business news in context, analysis with attitude

Richard A. Coulter, who has been written about here on MNB from time to time, passed away yesterday. He was 84 and the cause was cardiac arrest - which is ironic, since to the people who loved him, his was an enormous heart that never stopped enveloping everyone he touched.
KC's View:

I’ve mentioned Richard here on MNB because, when I was just a young teenager, he hired me to work in his clothing store - County Boys’ and Men’s Shop, in the suburbs of New York City.

At County Boys’, Richard was an indomitable presence, outfitting young men and their fathers in suits and sports jackets, jeans and khakis, shirts and sweaters - always focusing on high levels of customer service and affordable prices that kept generations of families returning. Richard also employed many of his customers’ kids, teaching them about business as well as larger lessons about life. I was one of them, and I worked at the stores to pay my way through high school and part of college, and then on weekends when I was a newspaper reporter making under $7,000 a year and needed a second job to pay the bills. He taught me much about business, and much about life.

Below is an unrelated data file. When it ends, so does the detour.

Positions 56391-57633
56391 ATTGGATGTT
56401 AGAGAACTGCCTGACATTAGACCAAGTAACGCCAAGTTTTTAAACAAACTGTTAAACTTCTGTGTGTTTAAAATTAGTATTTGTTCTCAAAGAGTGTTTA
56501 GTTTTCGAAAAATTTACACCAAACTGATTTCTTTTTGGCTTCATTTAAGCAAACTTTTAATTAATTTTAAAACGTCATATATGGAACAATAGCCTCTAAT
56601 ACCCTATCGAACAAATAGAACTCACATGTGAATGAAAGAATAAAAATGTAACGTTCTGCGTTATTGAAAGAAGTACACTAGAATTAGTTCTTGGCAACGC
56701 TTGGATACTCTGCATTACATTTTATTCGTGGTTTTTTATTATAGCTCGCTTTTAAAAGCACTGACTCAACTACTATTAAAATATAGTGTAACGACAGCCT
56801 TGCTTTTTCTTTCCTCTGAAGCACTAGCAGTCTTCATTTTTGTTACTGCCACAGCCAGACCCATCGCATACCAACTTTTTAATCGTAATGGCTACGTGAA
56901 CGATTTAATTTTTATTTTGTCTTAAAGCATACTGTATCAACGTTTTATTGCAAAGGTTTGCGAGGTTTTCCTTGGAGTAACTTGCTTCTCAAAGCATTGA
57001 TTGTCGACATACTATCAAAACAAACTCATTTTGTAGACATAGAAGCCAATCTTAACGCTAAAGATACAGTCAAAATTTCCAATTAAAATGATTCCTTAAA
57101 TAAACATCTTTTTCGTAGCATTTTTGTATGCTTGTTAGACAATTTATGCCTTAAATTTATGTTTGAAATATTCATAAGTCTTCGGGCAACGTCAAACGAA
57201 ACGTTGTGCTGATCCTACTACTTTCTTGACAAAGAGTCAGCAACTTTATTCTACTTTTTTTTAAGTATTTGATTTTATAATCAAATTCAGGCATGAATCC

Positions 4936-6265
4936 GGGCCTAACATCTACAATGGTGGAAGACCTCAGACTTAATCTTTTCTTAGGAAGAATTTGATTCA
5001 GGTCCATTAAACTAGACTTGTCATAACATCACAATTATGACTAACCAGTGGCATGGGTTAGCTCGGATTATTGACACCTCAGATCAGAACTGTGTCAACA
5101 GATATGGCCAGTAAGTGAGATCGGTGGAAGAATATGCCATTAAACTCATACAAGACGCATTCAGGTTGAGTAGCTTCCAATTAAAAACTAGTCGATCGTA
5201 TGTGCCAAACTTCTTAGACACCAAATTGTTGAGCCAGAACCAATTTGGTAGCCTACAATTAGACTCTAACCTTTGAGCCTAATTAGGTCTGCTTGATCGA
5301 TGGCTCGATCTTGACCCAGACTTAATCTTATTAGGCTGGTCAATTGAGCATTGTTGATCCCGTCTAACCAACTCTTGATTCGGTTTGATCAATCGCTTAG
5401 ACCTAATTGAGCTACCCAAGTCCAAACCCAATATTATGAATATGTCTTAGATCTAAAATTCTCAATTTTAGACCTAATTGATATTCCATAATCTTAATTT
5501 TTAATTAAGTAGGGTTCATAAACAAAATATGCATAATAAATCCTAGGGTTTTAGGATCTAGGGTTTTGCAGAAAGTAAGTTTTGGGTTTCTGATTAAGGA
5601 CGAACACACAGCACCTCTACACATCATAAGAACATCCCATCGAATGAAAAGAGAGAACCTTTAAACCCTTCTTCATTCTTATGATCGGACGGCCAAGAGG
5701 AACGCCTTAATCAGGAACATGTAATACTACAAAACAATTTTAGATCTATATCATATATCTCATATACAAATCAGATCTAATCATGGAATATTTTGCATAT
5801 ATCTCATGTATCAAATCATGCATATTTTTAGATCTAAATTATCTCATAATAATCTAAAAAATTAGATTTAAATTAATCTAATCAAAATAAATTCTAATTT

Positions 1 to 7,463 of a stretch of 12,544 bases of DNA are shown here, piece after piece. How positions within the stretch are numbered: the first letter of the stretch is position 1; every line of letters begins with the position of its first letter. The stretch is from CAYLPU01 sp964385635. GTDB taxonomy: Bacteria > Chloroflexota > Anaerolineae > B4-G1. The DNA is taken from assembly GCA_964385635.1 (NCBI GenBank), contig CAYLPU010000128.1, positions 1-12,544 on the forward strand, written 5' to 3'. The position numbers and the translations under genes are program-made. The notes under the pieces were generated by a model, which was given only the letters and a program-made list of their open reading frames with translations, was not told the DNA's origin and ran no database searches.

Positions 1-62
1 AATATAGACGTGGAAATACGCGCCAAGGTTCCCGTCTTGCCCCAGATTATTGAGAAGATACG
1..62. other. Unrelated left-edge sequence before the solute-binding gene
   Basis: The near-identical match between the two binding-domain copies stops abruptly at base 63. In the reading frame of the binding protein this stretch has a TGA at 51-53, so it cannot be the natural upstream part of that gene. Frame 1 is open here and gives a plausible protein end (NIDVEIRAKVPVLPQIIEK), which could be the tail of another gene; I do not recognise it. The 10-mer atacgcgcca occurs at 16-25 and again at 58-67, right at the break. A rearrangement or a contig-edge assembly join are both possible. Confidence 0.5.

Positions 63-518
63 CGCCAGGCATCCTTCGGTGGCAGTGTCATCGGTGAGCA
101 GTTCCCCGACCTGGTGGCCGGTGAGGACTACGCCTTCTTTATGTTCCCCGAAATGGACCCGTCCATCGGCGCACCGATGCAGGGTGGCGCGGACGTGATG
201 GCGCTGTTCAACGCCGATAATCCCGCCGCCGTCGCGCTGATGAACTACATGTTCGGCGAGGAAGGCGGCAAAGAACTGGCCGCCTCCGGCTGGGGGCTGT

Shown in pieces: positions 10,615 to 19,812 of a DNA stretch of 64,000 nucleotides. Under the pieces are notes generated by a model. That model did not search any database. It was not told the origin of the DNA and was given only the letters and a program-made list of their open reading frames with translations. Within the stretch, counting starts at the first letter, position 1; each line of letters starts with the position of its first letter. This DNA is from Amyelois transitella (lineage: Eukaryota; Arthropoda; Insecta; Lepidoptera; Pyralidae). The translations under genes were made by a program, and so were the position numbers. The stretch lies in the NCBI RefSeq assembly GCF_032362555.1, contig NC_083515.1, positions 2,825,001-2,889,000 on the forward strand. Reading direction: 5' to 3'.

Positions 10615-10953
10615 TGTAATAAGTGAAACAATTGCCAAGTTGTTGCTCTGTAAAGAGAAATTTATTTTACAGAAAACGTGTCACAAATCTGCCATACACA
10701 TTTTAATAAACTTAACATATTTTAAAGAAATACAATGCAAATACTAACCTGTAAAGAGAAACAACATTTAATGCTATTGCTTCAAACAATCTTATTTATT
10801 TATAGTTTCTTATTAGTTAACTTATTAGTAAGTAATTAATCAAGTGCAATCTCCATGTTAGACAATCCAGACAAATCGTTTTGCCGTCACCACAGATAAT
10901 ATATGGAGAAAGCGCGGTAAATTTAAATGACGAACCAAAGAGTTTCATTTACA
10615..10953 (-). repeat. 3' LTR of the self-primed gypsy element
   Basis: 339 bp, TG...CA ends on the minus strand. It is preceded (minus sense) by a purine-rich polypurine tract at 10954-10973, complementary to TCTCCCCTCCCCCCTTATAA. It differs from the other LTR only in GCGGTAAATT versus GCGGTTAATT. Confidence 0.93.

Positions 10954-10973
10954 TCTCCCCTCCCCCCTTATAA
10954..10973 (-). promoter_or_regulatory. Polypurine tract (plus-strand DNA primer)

There is a lot to say about Richard, and I haven’t processed it all yet. I’ve been asked to do a eulogy at his funeral - this was Richard’s request, with instructions that I am to make it funny - but the memorial service won’t be for a while, and so I have time.

I do want to say one thing here that speaks volumes about Richard (and his wife, Linda). The County Boys’ and Men’s story did not end well; the stores were not able to keep up with changing customer preferences, and eventually they went bankrupt. There were creditors to whom money was owned, and Richard and Linda made sure that every debt was paid, in full. They even moved to Chicago to run a camp outfitting business, which allowed them to not just pay off all their debts, but also enjoy what ended up being a great adventure.

In the early days on MNB, when FMI had its annual convention in Chicago, I used to host little parties at a place called Bin 36, just mentioning it on the site and hoping people would show up. Somehow, they always did … and so did the Coulters, who enjoyed seeing what that young kid who used to work in their stores had turned into. I remember that Neil and Jane Golub used to come as well, and the Coulters enjoying hanging out with them, sharing retail war stories. And it gave me enormous pleasure to see the confluence of people from different parts of my life.

I saw Richard just a few weeks ago, before Christmas. While he was physically challenged, his spirt was there. And his smile - infectious and boisterous - remained, undimmed. That’s how I’ll remember him.